Covid-19 and food safety

The available evidence suggests that it is highly unlikely for people to acquire infection from food items or packaged foods, and despite the isolation of the genetic material from the stool samples of infected patients, no reports have surfaced suggesting fecal–oral transmission.[1] Nevertheless, it is extremely important for the food industry to reinforce personal hygiene and sensitize the staff about the principles of maintaining food hygiene, which will neutralize the chances of contamination of food surfaces or packaging substance with the causative virus.[1] It is important to understand that personal protective equipment such as masks and gloves are an effective mode to prevent the transmission of the virus, but their effectiveness can be ensured only when they are used in the recommended way and in association with the practice of frequent handwashing.[5] Moreover, the practice of physical distancing is also bound to interrupt the chain of transmission.[1],[4]

Food workers and covid-19

From the perspective of food workers, it is important that they should be made aware about the symptoms of the disease and thus should inform to their employers telephonically (if symptomatic) and not to come to work, as there is a definite possibility to introduce the virus to the food items or to other colleagues either by close contact or by the surfaces touched by them in the workplace. All the food workers should be instructed to practice hand hygiene, respiratory hygiene, avoiding close contact with symptomatic persons, and periodic disinfection of the work surfaces or touched areas.[1],[4],[5] Although, the use of disposable gloves is a good practice, it should not be considered as an alternative to handwashing, and thus should be frequently changed and handwashing should be done whenever gloves are changed. Moreover, it is the responsibility of the employers to display diseaserelated information in various places and motivate the staff to seek medical attention at the earliest, if symptomatic.[1],[4],[5]

Symptomatic food workers: do's and don'ts

Once a food worker becomes symptomatic in the food premises, s/he should be isolated in an earmarked room and advised to adhere to all infection prevention and control measures. While arrangements are being made for their immediate transport to a hospital, other employees should maintain physical distancing and also use a mask. Further, the other employees should be monitored for the development of symptoms in the next 14 days. However, it is very crucial to have a return to work policy in the industry to allow a recovered person back to the workplace. In addition, all precautions (such as the use of sanitizer and disinfectant) should be taken by the food workers who are involved in the transport and delivery of food products. Even in the workplace, the number of staff can be reduced in the workplace and asked to come in rotation to minimize the possibility of disease transmission.[1],[6]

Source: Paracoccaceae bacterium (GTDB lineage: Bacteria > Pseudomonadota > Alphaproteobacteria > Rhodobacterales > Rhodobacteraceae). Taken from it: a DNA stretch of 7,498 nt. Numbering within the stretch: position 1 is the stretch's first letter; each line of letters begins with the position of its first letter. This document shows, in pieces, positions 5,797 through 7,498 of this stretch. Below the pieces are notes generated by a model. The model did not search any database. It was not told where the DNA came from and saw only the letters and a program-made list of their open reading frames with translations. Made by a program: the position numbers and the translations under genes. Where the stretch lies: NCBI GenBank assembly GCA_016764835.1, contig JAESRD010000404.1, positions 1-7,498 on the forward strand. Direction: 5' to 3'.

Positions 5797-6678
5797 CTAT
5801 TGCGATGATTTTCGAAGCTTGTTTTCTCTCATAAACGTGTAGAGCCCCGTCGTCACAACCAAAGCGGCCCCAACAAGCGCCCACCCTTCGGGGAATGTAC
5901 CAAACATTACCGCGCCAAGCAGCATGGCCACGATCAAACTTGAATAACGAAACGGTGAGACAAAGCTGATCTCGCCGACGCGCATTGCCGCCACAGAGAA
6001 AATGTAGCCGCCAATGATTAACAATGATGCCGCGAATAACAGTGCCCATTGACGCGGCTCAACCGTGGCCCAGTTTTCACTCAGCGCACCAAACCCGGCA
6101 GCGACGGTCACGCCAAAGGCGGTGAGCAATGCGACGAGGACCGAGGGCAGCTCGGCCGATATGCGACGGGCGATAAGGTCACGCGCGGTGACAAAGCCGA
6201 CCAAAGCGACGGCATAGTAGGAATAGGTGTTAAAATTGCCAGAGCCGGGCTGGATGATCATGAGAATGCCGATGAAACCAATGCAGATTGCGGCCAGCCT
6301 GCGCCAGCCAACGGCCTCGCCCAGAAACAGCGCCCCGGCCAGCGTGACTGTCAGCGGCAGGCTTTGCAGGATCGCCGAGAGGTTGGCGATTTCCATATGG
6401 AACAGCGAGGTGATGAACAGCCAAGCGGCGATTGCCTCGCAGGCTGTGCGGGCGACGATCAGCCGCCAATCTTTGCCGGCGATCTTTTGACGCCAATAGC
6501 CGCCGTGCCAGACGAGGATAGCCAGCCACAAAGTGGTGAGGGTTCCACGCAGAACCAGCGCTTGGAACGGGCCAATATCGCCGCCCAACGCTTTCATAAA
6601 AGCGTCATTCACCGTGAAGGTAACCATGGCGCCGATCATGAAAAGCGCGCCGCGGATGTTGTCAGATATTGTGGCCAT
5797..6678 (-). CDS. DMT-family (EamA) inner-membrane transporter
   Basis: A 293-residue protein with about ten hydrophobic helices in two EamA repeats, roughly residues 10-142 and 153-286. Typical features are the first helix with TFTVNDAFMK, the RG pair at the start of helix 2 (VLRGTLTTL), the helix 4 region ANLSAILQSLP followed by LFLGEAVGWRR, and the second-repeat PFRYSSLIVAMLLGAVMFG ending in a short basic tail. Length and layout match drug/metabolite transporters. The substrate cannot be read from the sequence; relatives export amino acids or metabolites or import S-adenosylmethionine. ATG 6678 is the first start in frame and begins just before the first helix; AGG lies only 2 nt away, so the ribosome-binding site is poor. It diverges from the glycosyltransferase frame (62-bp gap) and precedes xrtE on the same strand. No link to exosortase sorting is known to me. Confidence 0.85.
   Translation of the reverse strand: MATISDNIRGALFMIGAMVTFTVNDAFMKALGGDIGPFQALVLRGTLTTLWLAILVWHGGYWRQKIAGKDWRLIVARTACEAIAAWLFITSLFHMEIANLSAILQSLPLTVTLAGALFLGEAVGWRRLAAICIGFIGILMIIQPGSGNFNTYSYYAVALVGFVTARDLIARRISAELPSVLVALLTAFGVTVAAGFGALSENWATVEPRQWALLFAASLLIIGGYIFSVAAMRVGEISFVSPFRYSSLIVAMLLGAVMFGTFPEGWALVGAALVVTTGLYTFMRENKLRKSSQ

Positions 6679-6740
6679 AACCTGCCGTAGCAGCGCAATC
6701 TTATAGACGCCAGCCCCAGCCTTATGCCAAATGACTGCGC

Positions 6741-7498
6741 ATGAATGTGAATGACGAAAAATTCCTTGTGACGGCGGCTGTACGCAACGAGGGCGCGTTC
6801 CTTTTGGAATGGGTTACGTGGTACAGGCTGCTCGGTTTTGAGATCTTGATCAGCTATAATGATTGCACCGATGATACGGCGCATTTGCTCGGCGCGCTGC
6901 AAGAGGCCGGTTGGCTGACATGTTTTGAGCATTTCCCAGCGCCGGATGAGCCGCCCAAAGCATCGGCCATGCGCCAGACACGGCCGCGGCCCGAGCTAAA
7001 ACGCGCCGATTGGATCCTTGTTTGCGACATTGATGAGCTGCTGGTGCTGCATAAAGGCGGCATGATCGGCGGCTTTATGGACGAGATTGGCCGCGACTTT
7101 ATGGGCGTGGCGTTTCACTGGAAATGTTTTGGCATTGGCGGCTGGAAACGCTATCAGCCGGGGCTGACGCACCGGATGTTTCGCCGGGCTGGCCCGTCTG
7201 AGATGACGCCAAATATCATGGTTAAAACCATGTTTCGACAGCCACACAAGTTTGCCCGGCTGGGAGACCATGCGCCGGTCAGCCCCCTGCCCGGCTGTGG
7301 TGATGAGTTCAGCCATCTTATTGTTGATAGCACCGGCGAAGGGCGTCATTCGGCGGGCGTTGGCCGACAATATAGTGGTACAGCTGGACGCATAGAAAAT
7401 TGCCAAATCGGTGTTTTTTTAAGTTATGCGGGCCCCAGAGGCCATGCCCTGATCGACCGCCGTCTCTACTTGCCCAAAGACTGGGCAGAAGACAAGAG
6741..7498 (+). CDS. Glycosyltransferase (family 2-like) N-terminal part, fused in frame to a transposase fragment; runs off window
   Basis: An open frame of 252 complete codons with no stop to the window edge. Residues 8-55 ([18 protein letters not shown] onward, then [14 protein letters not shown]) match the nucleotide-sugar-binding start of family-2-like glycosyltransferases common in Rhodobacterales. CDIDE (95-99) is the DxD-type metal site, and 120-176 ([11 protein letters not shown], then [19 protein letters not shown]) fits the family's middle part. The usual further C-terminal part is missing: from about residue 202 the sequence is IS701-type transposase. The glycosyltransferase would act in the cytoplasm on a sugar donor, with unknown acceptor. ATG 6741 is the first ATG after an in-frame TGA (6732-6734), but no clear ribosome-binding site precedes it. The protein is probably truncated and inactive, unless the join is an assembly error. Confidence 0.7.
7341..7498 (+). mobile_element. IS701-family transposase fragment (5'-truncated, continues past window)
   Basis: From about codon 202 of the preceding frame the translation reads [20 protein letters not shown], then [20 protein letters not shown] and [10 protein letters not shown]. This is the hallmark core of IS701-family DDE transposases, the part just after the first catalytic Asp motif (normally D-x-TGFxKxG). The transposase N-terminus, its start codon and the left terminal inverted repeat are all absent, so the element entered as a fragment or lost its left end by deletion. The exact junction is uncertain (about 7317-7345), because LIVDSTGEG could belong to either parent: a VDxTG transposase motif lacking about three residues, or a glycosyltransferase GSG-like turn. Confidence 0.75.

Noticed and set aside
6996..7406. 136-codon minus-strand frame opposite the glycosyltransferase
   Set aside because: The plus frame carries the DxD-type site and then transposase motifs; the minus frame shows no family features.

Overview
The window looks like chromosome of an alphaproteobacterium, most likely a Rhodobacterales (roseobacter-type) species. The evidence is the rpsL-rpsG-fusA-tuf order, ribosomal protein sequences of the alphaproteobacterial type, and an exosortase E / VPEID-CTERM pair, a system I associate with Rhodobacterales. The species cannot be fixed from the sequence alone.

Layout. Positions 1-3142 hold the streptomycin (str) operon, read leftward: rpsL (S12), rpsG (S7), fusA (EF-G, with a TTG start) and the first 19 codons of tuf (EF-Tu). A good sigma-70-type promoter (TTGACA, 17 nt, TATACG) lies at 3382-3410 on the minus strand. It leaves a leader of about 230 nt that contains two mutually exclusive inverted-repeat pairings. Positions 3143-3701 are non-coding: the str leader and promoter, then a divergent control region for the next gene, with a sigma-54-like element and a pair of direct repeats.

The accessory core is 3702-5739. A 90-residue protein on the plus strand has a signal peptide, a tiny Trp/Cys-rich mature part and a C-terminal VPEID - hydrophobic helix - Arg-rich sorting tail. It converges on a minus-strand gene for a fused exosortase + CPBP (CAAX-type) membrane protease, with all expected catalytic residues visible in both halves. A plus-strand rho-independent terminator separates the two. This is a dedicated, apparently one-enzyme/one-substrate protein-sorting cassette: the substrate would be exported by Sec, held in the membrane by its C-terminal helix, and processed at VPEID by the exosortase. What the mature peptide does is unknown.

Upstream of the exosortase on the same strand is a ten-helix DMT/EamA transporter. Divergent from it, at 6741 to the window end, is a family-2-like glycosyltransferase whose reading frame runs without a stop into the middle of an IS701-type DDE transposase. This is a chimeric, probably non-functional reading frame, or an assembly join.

Conclusion Top


In conclusion, in the fight against the COVID19 pandemic, it is very essential that the integrity of the food chain is maintained, and all measures are taken in food industries to prevent the exposure as well as the possibility of transmission of the virus.

Financial support and sponsorship

Nil.

Conflicts of interest

There are no conflicts of interest.



 
  References Top

1.
World Health Organization, Food and Agriculture Organization of the United Nations. COVID-19 and Food Safety: Guidance for Food Businesses-Interim Guidance. Geneva: WHO Press; 2020. p. 1-5.  Back to cited text no. 1
    
2.
World Health Organization. Coronavirus Disease 2019 (COVID-19) Situation Report– 80; 2020. Available from: https://www.who.int/docs/default-source/coronaviruse/situation-reports/20200409-sitrep-80-covid-19.pdf?sfvrsn=1b685d64_4. [Last accessed on 2020 Apr 10].  Back to cited text no. 2
    
3.
Huang R, Xia? J, Chen Y, Shan C, Wu C. A family cluster of SARS-CoV-2 infection involving 11 patients in Nanjing, China. Lancet Infect Dis 2020;pii: S1473-3099(20)30147-X. [Epub ahead of print].  Back to cited text no. 3
    
4.
Mahase E. Covid-19: UK starts social distancing after new model points to 260 000 potential deaths. BMJ 2020;368:M1089.  Back to cited text no. 4
    
5.
World Health Organization. Recommendations to Member States to Improve hand Hygiene Practices to Help Prevent the Transmission of the COVID-19 Virus-Interim Guidance. Geneva: WHO Press; 2020. p. 1-2.  Back to cited text no. 5
    
6.
World Health Organization, UNICEF. Water, Sanitation, Hygiene, and Waste Management for the COVID-19 Virus. Geneva: WHO Press; 2020. p. 1-4.  Back to cited text no. 6